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Lisa Larter Headshot

Gen Y - What Makes A Conference Work For Me?

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I attended a conference in 2008 with 3000 of my non closest friends. I met a couple people (okay two) that I keep in touch with from that event, and I do admit to hiding in my room at one point because talking to all these strangers was a bit too much effort. I was not having fun.

How could I make this a better experience? How could I make it fun and enjoyable? I needed a different approach if I was to go back in 2009.

I decided to take things into my own hands, I found as many email addresses as I could for people who attended the previous year (my friends met lots of people) and I uploaded them all to Linkedin and sent them a request to be my friend.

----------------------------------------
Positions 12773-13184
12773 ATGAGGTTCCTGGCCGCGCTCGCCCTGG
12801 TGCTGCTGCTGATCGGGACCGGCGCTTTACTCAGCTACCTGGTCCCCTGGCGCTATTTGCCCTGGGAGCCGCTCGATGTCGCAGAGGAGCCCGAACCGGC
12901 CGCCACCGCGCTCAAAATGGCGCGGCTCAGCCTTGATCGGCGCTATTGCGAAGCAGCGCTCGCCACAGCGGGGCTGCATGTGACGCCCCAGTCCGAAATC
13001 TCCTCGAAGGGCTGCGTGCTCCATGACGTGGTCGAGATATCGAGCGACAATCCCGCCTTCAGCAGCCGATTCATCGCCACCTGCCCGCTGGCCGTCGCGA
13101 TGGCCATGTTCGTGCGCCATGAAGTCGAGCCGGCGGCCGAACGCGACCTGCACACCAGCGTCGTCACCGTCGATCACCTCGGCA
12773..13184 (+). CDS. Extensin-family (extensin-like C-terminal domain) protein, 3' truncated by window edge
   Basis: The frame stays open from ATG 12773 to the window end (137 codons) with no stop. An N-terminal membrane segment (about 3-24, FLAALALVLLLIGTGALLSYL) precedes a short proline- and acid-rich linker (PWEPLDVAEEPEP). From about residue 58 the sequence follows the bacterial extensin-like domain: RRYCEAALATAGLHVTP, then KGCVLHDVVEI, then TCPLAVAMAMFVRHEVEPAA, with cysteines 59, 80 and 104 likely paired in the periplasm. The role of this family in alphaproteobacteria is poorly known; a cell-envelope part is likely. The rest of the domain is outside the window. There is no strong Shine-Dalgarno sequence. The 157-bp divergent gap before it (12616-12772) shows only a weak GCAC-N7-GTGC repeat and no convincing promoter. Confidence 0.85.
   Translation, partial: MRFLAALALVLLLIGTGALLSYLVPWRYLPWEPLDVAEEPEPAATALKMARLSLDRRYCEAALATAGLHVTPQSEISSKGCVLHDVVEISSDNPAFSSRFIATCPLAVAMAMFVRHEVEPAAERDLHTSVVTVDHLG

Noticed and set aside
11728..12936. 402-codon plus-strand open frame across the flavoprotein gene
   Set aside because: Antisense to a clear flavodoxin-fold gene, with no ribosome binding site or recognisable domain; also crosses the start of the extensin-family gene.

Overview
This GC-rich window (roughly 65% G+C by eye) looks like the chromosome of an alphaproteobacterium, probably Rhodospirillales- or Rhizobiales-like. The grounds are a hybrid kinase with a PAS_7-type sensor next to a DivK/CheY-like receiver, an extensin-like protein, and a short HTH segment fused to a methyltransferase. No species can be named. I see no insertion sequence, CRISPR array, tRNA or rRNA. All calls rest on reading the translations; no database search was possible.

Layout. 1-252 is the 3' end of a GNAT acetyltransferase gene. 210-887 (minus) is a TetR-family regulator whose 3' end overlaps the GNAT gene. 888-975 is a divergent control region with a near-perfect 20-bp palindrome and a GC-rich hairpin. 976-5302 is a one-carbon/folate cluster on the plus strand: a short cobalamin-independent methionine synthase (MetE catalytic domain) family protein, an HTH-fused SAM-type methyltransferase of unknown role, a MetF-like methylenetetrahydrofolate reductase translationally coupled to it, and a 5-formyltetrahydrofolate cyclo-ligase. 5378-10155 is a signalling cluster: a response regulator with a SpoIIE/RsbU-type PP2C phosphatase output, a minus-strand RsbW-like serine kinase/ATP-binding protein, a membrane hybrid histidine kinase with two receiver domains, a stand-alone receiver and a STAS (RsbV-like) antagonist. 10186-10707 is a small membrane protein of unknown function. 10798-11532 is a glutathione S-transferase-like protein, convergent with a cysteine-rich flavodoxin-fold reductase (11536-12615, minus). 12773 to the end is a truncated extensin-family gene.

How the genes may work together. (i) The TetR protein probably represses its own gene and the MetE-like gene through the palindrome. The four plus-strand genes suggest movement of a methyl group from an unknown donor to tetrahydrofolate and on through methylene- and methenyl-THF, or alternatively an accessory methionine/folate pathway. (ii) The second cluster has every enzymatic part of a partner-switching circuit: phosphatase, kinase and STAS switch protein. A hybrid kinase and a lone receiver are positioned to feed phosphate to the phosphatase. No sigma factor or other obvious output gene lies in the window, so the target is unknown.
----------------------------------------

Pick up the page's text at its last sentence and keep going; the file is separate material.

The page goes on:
I was going to use Social Media to FIND and be FOUND. I was on a mission to make this conference outstanding and to maximize my opportunities to meet and connect with the right people.

After engaging in some Social Media art of war I accomplished the following:

  • Over 100 new connections on Linkedin within 24 hours
  • Personal email addresses and phone numbers of people who were attending who wanted to meet up at the conference
  • My own conference event planned for two different evenings with a hash tag assigned on Twitter creating lots of buzz
  • Over 50 people in attendance each night including most (if not all) of the main stage speakers
  • Relationships and business opportunities with countless people as a result of this event

The moral of the story is:

If you want to make conferences more effective for my age group you need to pay attention to how we do things, we love conferences but we have a different idea on how they should unfold.

This is what I want you to know about me and my generation:

  1. I am socially savvy and unafraid to make friends with people on line. I know this is the best way to build stronger relationships when I get to a conference so I will actively seek out speakers and other people who are attending via my social networks.